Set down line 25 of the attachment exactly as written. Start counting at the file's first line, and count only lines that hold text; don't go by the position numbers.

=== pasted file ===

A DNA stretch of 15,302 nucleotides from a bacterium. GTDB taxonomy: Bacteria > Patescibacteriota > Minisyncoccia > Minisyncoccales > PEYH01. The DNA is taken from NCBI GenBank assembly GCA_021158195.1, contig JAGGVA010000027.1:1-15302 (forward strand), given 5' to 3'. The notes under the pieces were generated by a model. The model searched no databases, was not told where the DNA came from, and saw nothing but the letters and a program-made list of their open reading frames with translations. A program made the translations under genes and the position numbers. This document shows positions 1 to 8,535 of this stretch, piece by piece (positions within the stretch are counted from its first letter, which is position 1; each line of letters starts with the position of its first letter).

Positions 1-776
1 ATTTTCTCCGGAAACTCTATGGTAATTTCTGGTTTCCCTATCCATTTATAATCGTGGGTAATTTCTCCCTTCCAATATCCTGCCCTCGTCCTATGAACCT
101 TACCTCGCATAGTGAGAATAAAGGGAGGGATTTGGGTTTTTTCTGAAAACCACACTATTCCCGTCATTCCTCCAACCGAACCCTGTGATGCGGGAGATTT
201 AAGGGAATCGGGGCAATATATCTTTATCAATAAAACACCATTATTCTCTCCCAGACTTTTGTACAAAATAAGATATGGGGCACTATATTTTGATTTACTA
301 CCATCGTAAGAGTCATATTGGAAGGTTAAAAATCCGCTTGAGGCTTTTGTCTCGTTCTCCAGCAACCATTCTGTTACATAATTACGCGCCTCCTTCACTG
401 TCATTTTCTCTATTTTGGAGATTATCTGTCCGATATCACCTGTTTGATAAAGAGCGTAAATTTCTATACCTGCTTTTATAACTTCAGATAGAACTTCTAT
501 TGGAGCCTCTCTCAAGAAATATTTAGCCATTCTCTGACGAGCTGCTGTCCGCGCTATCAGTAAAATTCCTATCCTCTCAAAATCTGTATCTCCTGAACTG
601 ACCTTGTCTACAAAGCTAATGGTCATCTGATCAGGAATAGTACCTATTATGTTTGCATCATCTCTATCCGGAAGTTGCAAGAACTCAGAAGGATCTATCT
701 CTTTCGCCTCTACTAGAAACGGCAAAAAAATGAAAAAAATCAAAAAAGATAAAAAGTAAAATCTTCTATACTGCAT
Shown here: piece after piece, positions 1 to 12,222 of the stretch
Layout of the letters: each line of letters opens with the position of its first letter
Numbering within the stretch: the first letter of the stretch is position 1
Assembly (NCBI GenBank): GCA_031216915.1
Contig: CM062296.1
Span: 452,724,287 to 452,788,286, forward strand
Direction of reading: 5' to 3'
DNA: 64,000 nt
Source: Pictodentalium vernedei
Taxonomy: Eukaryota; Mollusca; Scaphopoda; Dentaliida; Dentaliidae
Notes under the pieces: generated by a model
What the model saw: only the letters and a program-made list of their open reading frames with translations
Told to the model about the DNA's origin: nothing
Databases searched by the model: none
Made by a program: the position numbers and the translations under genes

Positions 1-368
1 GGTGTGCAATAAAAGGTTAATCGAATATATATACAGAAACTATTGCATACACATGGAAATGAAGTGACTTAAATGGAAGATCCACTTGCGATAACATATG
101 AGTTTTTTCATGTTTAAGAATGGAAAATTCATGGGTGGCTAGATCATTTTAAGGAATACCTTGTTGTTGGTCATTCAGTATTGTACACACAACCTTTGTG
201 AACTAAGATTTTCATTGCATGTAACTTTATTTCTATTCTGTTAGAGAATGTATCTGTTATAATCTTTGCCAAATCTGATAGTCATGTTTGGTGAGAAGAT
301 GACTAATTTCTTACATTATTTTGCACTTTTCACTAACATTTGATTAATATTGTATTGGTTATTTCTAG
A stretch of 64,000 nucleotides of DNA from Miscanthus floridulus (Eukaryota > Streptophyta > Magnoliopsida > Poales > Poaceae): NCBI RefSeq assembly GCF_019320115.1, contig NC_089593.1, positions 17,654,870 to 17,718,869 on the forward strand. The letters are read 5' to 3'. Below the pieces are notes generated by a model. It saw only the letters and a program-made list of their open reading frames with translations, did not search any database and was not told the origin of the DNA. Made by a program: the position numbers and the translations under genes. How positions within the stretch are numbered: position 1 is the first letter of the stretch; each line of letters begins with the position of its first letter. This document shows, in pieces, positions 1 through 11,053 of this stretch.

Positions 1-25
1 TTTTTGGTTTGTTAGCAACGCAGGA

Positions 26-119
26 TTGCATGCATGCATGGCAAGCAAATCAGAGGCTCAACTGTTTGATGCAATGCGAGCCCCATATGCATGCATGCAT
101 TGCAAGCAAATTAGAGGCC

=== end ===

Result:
Made by a program: the position numbers and the translations under genes